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ERIC DUHATSCHEK, Hockey Reporter for the Globe and Mail at the Calgary office. Photo by Chris Bolin for the Globe and Mail.

Chris Bolin/Chris Bolin/THE GLOBE AND MAIL

So now, it begins.

After years of deflecting, dismissing and otherwise discouraging all talk about possible expansion, the NHL board of governors gave commissioner Gary Bettman the green light to explore what a 31-, 32- or even a 33-team league might look like.

The first and most obvious beneficiary of Wednesday's announcement in Las Vegas will be the actual Vegas group bidding for an expansion franchise, which has a new 17,500-seat arena set to open in the spring of 2016. Las Vegas checks the three primary boxes to qualify for expansion: It's a market that helps expand the NHL's footprint, its state-of-the-art arena can spin off bags of money and it has a stable, wealthy ownership group.

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Officially, Bettman expressed his usual amount of caution, saying that just because the league is exploring an expansion strategy doesn't necessarily mean it will expand.

Formal applications, available after July 6, must be submitted by Aug. 10. The applications will then be turned over to the NHL's executive committee for review. Though no expansion fee has been set, Bettman said his indications from the board were that they wouldn't be interested in moving forward unless the fee began with a five. Translation: It'll cost $500-million (U.S.) or more to get in the door.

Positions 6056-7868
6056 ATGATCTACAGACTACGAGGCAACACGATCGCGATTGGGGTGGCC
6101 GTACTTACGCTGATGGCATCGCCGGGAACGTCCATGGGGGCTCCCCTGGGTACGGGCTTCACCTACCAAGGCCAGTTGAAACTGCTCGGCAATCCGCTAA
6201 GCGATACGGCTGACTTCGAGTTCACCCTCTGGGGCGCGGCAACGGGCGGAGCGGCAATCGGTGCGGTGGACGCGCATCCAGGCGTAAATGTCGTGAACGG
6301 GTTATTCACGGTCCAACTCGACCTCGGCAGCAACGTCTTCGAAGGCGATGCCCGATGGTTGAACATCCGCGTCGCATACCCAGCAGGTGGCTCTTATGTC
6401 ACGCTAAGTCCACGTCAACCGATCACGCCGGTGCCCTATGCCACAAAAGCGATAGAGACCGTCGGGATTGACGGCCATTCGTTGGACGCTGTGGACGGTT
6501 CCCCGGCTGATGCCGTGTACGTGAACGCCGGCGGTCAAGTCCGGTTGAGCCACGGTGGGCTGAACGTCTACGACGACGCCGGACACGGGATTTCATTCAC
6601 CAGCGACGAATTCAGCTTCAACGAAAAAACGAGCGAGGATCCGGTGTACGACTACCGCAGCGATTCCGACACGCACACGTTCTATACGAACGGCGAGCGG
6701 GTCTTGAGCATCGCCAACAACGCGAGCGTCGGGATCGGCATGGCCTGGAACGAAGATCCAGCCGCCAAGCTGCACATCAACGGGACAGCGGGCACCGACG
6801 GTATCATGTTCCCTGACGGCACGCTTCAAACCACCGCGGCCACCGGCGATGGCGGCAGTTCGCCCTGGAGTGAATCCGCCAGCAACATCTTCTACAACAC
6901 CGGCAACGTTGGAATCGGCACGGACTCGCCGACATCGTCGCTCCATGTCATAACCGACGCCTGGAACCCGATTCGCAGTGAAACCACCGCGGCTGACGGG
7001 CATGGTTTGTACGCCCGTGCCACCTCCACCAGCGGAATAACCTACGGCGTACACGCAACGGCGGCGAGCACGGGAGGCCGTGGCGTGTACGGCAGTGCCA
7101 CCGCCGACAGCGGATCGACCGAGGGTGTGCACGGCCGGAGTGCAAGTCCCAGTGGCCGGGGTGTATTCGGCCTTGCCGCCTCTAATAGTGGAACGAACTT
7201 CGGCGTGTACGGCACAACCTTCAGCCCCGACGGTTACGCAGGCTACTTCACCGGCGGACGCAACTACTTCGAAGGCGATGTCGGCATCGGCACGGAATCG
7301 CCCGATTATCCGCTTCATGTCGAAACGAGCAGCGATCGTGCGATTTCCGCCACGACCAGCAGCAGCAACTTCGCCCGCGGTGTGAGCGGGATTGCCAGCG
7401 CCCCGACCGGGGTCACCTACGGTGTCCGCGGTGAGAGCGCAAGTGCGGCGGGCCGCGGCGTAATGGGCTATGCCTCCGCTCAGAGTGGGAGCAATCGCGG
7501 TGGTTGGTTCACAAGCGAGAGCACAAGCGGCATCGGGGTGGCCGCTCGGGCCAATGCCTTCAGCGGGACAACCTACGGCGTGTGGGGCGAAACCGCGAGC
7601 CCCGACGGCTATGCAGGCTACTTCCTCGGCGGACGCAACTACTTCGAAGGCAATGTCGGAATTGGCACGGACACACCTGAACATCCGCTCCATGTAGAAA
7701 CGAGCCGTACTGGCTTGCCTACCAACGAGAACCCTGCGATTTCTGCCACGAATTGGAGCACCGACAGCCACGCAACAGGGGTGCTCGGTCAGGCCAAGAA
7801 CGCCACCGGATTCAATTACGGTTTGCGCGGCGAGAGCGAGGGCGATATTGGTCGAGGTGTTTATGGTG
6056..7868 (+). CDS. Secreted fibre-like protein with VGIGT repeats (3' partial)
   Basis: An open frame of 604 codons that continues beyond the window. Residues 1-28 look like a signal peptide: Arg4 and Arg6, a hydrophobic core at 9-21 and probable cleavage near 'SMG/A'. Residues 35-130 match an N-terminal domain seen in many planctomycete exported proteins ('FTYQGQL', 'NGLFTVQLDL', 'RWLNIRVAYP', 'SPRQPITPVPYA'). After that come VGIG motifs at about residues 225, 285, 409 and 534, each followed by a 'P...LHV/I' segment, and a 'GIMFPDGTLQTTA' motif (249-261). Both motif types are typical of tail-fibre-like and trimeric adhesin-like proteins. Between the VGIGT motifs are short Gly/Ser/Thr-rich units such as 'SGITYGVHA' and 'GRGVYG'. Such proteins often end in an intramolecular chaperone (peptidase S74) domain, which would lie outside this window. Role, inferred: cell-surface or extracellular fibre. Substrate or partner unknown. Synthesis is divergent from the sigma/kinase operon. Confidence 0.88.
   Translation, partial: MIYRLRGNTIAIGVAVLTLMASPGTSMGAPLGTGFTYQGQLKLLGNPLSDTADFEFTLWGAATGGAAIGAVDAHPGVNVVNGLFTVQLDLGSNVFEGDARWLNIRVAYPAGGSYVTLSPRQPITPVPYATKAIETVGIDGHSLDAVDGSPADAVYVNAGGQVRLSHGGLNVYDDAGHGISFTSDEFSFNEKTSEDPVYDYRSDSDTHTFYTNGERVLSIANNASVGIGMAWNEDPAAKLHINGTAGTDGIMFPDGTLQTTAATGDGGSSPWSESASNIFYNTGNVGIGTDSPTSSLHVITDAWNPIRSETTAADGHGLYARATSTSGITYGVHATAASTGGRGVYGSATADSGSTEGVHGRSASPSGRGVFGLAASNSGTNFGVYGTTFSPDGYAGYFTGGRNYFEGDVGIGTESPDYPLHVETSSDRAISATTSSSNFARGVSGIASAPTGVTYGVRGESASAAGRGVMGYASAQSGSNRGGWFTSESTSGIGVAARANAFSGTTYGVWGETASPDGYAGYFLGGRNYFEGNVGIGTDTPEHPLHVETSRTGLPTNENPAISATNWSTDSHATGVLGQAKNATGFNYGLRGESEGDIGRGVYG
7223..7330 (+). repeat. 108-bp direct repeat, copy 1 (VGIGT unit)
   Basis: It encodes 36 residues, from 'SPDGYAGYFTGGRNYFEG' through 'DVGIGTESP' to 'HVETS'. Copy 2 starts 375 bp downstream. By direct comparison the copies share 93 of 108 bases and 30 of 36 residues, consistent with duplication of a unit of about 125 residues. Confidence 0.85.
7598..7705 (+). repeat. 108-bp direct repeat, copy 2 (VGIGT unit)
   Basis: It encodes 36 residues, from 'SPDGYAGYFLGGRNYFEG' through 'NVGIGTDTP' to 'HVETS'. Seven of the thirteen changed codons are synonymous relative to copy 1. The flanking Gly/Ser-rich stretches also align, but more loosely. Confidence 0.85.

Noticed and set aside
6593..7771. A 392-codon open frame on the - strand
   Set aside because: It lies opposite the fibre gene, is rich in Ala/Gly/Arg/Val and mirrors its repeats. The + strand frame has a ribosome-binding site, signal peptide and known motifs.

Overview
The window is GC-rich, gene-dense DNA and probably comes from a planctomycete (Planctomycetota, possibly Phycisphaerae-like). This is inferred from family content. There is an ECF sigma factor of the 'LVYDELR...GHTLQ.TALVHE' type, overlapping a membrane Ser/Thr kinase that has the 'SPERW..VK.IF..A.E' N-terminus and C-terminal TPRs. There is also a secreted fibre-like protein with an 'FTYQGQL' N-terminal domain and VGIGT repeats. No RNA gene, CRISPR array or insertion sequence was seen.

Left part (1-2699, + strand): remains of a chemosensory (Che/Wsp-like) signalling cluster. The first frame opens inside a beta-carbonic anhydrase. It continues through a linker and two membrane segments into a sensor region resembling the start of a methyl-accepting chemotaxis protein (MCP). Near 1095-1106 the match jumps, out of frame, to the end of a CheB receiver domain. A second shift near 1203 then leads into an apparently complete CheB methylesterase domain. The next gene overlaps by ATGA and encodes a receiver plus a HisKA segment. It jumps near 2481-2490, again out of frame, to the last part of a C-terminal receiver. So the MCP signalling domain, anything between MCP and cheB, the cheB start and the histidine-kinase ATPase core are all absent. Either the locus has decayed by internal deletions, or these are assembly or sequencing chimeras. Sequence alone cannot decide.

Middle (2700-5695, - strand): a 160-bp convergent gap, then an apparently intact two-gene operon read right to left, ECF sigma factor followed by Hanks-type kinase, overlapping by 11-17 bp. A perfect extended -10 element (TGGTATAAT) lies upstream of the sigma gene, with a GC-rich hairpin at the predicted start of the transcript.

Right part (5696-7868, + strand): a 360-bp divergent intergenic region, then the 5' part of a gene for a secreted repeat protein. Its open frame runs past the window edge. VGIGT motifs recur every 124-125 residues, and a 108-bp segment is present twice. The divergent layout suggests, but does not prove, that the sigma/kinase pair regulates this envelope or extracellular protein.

In the previous round of expansion, phased in over a three-year period between 1998 and 2000, the four new teams (Minnesota Wild, Columbus Blue Jackets, Atlanta Thrashers and Nashville Predators) paid $80-million each to join the league.

"With all the well-chronicled expressions of interest, let's see what we get when you're required to sign on the dotted line on a formal application," Bettman said.

Bettman spent most of his time answering questions about businessman William Foley, who with the NHL's blessing has already conducted an exploratory season-ticket drive in Las Vegas.

Bettman was on hand in February, when Foley launched the drive, which attracted more than 13,200 refundable deposits for season tickets.

Despite the spin from league officials Wednesday – Bettman insisted that Foley had to file the same paperwork as any other potential bidder – the expectation is not if Foley and Co. will land an expansion franchise, but when that might happen.

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Bettman said he was impressed by the work the Vegas group has done to date, but cautioned: "There is no list, there's no priority, there's been no determination other than 'we've been listening for a while, let's take a look.' Expansion is a serious and important business decision. You don't do it frivolously."

There is less certainty beyond Vegas, however. Quebec City would be a logical choice, because it has an established fan base, a new 18,500-seat arena opening in September and a well-heeled prospective ownerin Vidéotron, the cash-rich subsidiary of media giant Quebecor.